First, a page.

Kitchen Remodel; Whole House Addition & Remodel
How a kitchen remodel turned into a whole house improvement project!
This is a story of a 1909 built two story Craftsman Style home in South Minneapolis that needed a major kitchen remodel. The existing kitchen, remodeled years ago with a poorly functioning layout was the biggest concern of the younger growing family. Too many doors and access points left very little uninterrupted walls and spaces for working area and cabinets. The kitchen was isolated and the small eating peninsula was not nearly adequate for family’s everyday use. The home on the other hand has all the historic charms and character you would expect from many homes of its era in this neighborhood, with brick and stucco exterior and beautiful woodwork interior detailing. On the other hand besides the kitchen with desperate need of redesign, the family needed better functioning informal spaces for everyday living; sitting, sleeping and dining. In addition, the home lacked a guest bathroom on the main floor, a major concern, and could really benefit from a new service entry area from the backyard garage, via a mudroom.
The design concept then was to address all these issues through a holistic approach, and tie the entire main floor via a new mudroom addition. The idea was to create new spaces and modify certain existing spaces, seamlessly integrating the new with old. For example, two small and redundant rooms; a wall between existing sunroom and sitting room was removed to combine the spaces and create a much needed family space on the main floor.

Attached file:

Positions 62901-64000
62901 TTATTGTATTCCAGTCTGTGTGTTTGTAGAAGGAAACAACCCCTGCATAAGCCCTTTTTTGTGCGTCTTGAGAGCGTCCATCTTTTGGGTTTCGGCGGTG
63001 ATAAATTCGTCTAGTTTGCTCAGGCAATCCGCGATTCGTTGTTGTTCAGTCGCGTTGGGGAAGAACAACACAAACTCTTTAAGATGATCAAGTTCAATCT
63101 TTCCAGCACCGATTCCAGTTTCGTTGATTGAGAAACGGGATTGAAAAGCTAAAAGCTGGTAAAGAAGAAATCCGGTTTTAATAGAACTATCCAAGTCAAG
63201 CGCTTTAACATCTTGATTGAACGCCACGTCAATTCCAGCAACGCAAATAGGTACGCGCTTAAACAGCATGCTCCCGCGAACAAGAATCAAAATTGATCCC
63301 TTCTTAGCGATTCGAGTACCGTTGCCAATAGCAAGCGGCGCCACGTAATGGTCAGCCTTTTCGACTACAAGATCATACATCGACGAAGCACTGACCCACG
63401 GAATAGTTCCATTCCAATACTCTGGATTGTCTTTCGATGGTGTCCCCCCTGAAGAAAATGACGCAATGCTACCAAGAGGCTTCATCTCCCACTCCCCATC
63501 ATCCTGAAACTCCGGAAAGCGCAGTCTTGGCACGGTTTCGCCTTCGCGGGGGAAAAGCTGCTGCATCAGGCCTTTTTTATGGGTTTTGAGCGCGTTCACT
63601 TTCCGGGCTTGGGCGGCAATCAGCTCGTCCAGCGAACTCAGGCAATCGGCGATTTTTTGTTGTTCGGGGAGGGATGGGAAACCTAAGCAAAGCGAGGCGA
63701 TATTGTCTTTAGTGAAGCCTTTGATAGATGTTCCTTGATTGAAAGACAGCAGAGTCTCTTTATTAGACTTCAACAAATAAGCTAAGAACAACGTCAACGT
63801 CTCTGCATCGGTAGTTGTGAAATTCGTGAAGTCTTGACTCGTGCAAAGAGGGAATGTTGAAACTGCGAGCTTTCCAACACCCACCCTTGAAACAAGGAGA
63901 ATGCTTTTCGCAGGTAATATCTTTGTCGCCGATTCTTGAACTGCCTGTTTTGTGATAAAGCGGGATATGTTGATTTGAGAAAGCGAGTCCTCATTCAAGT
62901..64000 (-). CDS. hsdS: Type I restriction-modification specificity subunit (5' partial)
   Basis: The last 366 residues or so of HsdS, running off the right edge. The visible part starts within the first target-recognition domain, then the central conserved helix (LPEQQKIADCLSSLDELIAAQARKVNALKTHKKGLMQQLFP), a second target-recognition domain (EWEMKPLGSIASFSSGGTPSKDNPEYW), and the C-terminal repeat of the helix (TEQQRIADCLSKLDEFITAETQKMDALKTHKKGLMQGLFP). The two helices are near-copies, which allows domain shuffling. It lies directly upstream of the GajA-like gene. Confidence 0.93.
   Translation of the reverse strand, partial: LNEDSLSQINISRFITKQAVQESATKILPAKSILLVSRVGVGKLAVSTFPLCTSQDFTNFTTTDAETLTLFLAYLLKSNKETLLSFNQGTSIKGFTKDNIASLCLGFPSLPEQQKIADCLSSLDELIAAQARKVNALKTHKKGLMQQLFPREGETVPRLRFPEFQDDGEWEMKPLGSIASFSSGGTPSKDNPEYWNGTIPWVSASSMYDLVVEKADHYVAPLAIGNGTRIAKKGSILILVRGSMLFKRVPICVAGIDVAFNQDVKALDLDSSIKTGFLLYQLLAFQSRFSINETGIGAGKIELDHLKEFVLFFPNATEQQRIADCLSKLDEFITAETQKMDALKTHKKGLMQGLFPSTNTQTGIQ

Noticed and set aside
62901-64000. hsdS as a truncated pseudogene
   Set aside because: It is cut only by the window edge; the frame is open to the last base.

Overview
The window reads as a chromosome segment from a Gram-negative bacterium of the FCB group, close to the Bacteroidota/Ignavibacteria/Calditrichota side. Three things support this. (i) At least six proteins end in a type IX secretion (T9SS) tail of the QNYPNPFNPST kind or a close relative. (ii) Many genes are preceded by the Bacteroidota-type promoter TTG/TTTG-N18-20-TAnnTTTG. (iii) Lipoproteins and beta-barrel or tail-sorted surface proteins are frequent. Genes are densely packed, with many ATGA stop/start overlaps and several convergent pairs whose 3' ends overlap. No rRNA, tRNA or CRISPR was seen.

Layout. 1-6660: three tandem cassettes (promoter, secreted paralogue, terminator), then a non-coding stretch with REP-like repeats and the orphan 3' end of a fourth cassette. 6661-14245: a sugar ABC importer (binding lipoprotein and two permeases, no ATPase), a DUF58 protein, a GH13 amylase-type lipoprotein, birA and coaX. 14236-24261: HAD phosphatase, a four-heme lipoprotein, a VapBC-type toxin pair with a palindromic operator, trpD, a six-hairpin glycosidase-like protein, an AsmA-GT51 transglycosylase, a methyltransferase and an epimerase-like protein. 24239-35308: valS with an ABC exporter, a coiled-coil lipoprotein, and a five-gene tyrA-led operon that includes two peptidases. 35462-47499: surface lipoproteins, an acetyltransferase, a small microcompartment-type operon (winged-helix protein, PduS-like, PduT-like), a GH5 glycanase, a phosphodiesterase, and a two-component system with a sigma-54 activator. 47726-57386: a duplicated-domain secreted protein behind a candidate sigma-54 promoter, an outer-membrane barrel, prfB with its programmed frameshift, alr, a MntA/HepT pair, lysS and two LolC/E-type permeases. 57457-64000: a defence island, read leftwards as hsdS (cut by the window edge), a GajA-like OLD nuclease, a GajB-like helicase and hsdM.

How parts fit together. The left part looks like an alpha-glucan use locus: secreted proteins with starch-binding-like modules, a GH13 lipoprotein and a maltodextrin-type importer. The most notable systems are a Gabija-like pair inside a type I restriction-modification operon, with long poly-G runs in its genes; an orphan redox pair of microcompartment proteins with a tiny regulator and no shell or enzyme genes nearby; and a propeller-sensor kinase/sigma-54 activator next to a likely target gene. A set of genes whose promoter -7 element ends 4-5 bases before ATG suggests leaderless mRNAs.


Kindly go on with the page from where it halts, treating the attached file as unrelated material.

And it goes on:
Extreme care was given to preserve the integrity and character of the home. There was a 100 year old original stained glass window at the main stair landing, which was restored and preserved by relocating to the new dinette area, providing visual interest and privacy from the next door neighbor on the side. The steep and narrow stair access to the attic floor which housed the master suite was replaced by extending the existing staircase, replicating exact details. The vaulted ceiling at the top of stair with operable skylights introduced natural light and ventilation.
The existing connection to the outside from the detached garage at the rear was an underutilized, poorly conceived enclosed porch addition with leaky flat roof, built a number of years ago. The design concept on the main floor was conceived based on a new mudroom area at its core, connecting the outside via a covered entry porch, to the new kitchen centered around a working island with a snack bar and a new dinette area.
The new covered entry porch provides shelter from the elements, at the point of entry, while its floor was elevated above the existing entrance, providing a unified main floor without any interruptions or level changes. The new mudroom was designed to help tie the entire main floor, allowing the connection between the kitchen and the expanded family sitting area. A small but efficient powder bath was carved out of the space within the existing kitchen area, accessible from the main hallway.
This new addition provided opportunity for additional spaces badly needed on the upper floors. It also allowed a holistic approach to the entire design and style of the exterior architecture at the back of the house, complementing the detailing, material and massing of the home’s existing architectural vernacular.